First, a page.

"The hypothesis advanced by those who see Muhammad as the author of the Qur’an is quite untenable. How could a man, from being illiterate, become the most important author, in terms of literary merit, in the whole of Arabic literature? How could he then pronounce truths of a scientific nature that no other human being could possibly have developed at the time, and all this without once making the slightest error in his pronouncements on the subject?

"The ideas in this study are developed from a purely scientific point of view. They lead to the conclusion that it is inconceivable for a human being living in the seventh century AD to have made statements in the Qur’an on a great variety of subjects that do not belong to his period and for them to be in keeping with what was to be known only centuries later. For me, there can be no human explanation to the Qur’an." 2

Let us briefly examine a few examples of this kind of topic. One, the best-known theory concerning the emergence of the solar system is the hypothesis of Laplace, some of whose views were later refuted by certain scientists as a result of further research.

Although there are other views concerning the factors that caused the emergence of the solar system, all scientific circles in the world today are agreed that the planets were originally composed of a mass of sodium gas: first the heavens and the earth were joined together as a single entity and then they separated from each other.

Centuries ago, the Qur’an alluded to this scientific theory. It says, when describing the creation of the heavens:

"Then God turned to the creation of the heavens (the planets), when they were but a smoky substance." (41:11)

"Do the unbelievers not see that the heavens and the earth were joined together before We separated them, and that We brought all living things into existence from water? Why do they still not believe in God?" (21:30)

The well-known scientist Gamof says: "As we know, the sun came into being out of cumulative gases, and the sun then emitted a series of gases from itself that came into being after the separation from it of the planets. How did this burning mass of planetary matter come into being and what forces were involved in its origination? Who assembled the materials needed for their construction?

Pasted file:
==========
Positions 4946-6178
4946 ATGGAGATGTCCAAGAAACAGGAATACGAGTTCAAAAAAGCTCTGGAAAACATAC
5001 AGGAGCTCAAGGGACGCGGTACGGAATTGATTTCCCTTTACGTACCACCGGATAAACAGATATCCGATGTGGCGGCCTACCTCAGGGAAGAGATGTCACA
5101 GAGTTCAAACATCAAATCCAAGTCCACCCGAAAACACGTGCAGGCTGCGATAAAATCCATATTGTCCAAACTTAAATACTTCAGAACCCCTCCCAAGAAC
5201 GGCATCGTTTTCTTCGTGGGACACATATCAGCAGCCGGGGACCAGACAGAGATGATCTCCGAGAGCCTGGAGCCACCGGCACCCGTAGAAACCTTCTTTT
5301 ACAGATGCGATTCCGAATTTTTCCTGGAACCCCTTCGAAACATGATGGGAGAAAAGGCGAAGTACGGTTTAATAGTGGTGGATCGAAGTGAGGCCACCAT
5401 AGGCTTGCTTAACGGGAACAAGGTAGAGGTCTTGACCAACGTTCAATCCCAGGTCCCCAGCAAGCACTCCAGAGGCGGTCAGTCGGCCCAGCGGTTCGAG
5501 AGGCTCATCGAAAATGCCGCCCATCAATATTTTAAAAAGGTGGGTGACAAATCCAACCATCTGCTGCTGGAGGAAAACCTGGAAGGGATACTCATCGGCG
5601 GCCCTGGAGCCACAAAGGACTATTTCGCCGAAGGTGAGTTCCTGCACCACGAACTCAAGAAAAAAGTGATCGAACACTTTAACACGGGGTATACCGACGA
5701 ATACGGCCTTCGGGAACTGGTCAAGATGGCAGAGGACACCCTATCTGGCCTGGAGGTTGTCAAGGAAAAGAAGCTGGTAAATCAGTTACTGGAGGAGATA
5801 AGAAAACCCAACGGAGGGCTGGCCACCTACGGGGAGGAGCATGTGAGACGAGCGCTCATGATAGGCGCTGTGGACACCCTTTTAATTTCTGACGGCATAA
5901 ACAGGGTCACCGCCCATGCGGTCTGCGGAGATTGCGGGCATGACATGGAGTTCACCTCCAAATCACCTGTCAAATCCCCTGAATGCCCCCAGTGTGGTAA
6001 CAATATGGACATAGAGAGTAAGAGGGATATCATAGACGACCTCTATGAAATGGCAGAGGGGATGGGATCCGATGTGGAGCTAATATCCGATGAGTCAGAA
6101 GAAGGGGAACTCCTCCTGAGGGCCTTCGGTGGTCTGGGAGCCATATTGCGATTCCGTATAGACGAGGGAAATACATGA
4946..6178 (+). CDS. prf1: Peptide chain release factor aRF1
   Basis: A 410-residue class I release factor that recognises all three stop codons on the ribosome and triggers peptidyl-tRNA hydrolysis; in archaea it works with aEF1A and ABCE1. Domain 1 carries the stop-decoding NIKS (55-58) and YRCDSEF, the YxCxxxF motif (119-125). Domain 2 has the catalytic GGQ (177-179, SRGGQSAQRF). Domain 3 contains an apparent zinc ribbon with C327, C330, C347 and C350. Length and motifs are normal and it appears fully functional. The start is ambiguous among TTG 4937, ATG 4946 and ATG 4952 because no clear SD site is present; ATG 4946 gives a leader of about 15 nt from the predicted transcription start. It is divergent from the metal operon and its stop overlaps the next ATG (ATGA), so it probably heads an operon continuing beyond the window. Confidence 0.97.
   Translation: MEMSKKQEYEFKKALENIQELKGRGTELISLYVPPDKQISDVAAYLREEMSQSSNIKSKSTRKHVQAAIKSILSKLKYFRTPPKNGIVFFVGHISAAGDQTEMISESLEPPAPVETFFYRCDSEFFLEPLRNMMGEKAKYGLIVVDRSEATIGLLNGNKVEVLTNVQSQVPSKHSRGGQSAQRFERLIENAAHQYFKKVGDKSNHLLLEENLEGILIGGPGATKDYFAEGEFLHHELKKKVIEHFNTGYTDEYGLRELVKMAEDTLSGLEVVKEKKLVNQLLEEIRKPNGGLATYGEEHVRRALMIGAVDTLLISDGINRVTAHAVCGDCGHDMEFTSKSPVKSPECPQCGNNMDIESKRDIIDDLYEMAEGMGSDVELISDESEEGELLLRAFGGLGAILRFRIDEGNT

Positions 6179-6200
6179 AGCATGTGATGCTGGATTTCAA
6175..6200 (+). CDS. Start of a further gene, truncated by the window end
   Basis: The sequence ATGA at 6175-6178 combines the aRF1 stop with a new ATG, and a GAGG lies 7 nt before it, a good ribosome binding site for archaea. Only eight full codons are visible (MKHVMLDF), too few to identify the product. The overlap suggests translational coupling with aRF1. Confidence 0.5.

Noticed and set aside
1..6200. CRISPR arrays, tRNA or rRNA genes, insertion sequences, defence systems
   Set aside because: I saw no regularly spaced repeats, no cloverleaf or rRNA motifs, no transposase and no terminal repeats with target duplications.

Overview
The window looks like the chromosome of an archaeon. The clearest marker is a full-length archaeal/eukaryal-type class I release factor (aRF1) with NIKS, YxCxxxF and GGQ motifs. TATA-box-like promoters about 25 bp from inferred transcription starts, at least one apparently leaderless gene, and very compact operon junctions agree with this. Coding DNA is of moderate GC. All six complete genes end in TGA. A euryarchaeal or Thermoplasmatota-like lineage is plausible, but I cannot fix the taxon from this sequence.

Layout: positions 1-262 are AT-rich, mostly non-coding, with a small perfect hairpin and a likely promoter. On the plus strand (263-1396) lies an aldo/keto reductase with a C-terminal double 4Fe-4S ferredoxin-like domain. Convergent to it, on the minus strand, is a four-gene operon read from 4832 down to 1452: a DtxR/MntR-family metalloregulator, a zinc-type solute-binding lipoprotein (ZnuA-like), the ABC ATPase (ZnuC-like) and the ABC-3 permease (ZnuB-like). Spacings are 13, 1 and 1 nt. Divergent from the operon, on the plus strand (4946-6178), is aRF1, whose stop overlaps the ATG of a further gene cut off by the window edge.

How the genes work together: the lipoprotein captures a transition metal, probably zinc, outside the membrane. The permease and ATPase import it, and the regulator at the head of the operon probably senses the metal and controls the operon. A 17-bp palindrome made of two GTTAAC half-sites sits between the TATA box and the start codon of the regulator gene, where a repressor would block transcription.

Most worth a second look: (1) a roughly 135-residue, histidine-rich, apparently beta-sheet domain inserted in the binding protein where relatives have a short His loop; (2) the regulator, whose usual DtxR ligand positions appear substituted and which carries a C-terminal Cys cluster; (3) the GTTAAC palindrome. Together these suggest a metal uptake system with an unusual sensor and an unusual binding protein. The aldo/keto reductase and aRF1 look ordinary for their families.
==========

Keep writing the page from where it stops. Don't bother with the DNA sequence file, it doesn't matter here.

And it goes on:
"These are questions which confront us with respect to the moon as well as every other planet in the solar system; they form the basis of all cosmological theories and are riddles that have preoccupied astronomers for centuries." 3

James, an English scientist, writes: "Millions of centuries ago, a planet was passing in the vicinity of the sun and created an awesome tidal effect, so that matter separated from the sun in the shape of a long cigarette. Then this matter was divided: the weightier portion of the cigarette became the great planets, and the lighter portions brought the lesser planets into being." 4

The words used by the Qur’an in the verse quoted above, attributing the origin of the heavens to smoke (= gas), indicates the profundity with which this Divine book treats matters. All scientists are of the opinion that sodium is a gas mixed with ferrous materials, and the word smoke/gas may be taken to include both gas and iron. The word 'smoke' is, then, the most scientific expression that might be employed in the context.

Thus the Qur’an unveils one of the great mysteries of nature: the separation of the planets from a huge object and then their separation from each other. Since at the time of the revelation of the Qur’an, the general level of knowledge and science was extremely low, does this not constitute a proof of the heavenly nature of the Qur’an?

Does not the exposition of these matters by the Qur’an, in a manner conforming to quite recent discoveries made by astronomers, prove that the voice speaking in the Qur’an belongs to one who is acquainted with all the mysteries and truths of existence?

Dr. Bucaille makes the following open admission: "At the earliest time it can provide us with, modern science has every reason to maintain that the Universe was formed of a gaseous mass principally composed of hydrogen and a certain amount of helium that was slowly rotating.

This nebula subsequently split up into multiple fragments with very large dimensions and masses, so large indeed, that specialists in astrophysics are able to estimate their mass from 1 to 100 billion times the present mass of the Sun (the latter represents a mass that is over 300,000 times that of the Earth). These figures give an idea of the large size of the fragments of primary gaseous mass that were to give birth to the galaxies.